By William Mallard and Jack Kim
TOKYO/SEOUL (Reuters) - North Korea fired a ballistic missile over Japan's northern Hokkaido island into the sea early on Tuesday, prompting warnings for residents to take cover while provoking a sharp reaction from Prime Minister Shinzo Abe and other leaders.
The test, one of the most provocative ever from the reclusive state, appeared to have been of a recently developed intermediate-range Hwasong-12 missile, experts said. It came as U.S. and South Korean forces conduct annual military drills on the peninsula, to which North Korea strenuously objects.
Earlier this month, North Korea threatened to fire four Hwasong-12 missiles into the sea near the U.S. Pacific territory of Guam after U.S. President Donald Trump warned Pyongyang would face "fire and fury" if it threatened the United States.
North Korea has conducted dozens of ballistic missile tests under young leader Kim Jong Un, the most recent on Saturday, but firing projectiles over mainland Japan is rare.
"North Korea's reckless action is an unprecedented, serious and a grave threat to our nation," Japanese Prime Minister Shinzo Abe told reporters.
Abe said he spoke to Trump on Tuesday and they agreed to increase pressure on North Korea. Trump also said the United States was "100 percent with Japan", Abe told reporters.
The United Nations Security Council would meet later on Tuesday to discuss the test, diplomats said.
Earlier this month, the 15-member Security Council unanimously imposed new sanctions on North Korea in response to two long-range missile launches in July.
South Korea's military said the missile was launched from near the North Korean capital, Pyongyang, just before 6 a.m. (2100 GMT Monday) and flew 2,700 km (1,680 miles), reaching an altitude of about 550 km (340 miles).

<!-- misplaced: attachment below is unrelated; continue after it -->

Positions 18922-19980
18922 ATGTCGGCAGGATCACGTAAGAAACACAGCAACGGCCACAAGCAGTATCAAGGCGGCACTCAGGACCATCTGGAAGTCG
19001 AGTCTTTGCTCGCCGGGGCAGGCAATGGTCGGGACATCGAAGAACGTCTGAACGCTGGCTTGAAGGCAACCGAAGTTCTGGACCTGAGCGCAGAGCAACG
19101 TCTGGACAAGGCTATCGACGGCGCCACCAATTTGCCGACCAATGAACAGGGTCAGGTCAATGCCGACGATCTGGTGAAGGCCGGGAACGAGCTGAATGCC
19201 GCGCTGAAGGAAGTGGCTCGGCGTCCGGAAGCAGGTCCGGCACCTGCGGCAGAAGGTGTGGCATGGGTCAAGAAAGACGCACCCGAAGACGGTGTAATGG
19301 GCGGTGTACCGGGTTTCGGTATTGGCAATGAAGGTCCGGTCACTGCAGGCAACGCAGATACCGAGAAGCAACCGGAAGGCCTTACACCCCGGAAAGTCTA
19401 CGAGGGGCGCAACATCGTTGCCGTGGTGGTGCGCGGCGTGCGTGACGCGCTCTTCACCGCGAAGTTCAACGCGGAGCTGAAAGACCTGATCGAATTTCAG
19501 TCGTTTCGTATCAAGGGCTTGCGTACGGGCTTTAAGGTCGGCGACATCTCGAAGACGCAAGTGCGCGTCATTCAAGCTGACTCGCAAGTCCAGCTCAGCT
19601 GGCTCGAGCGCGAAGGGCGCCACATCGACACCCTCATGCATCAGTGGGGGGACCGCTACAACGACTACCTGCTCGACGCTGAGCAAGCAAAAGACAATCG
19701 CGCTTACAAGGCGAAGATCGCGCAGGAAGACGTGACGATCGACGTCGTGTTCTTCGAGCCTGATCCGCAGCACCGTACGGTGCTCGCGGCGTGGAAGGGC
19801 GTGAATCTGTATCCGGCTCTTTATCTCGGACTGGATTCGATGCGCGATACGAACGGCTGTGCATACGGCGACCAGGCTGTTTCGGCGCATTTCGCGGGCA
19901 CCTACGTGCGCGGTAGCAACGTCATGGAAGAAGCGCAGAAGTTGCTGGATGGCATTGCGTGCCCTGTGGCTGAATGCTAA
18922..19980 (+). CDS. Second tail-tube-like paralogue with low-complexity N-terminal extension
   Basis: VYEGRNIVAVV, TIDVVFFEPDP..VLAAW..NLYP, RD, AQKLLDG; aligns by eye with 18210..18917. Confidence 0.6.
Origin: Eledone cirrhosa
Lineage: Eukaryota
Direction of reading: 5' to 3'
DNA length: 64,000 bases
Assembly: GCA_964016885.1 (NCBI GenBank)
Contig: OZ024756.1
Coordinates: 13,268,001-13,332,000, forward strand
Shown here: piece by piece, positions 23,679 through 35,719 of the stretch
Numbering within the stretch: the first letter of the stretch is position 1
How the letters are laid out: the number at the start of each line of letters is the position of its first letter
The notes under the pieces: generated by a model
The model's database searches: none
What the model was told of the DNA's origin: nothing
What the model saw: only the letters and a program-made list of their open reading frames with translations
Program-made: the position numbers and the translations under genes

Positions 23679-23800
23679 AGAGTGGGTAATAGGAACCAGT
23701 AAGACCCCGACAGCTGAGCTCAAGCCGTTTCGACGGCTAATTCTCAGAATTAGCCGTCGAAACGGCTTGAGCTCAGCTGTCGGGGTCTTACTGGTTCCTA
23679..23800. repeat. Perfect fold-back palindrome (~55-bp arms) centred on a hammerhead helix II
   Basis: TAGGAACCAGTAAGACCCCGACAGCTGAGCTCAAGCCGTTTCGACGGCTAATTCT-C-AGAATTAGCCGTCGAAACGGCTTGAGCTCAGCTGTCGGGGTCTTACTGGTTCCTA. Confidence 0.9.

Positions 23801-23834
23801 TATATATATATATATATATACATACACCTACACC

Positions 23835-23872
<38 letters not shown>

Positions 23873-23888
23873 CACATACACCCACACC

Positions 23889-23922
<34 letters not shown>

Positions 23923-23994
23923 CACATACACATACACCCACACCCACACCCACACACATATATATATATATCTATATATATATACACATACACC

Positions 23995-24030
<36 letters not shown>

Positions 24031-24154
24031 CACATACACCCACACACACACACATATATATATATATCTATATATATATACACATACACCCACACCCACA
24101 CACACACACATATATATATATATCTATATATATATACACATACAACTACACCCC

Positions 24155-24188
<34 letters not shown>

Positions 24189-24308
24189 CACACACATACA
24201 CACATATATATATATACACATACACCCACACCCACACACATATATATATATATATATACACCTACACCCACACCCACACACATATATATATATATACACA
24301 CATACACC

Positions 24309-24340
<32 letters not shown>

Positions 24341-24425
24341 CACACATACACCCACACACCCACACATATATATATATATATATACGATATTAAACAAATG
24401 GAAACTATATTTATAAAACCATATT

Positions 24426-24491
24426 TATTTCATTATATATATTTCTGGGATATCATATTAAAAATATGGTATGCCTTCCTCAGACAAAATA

"We will respond strongly based on our steadfast alliance with the United States if North Korea continues nuclear and missile provocations," the South's foreign ministry said in a statement.
Four South Korean fighter jets bombed a military firing range on Tuesday after President Moon Jae-in asked the military to demonstrate capabilities to counter North Korea.
South Korea and the United States had discussed deploying additional "strategic assets" on the Korean peninsula, the presidential Blue House said in a statement, without giving any more details.
North Korea remained defiant.
"The U.S. should know that it can neither browbeat the DPRK with any economic sanctions and military threats and blackmails nor make the DPRK flinch from the road chosen by itself," North Korea's official Rodong Sinmun said later on Tuesday, using the initials of the North's official name, the Democratic People's Republic of Korea.
North Korea fired what it said was a rocket carrying a communications satellite into orbit over Japan in 2009 after warning of its plans. The United States, Japan and South Korea considered it a ballistic missile test.
"It's pretty unusual," said Jeffrey Lewis, head of the East Asia Nonproliferation Program at the Middlebury Institute of Strategic Studies in California. "North Korea's early space launches in 1998 and 2009 went over Japan, but that's not the same thing as firing a missile."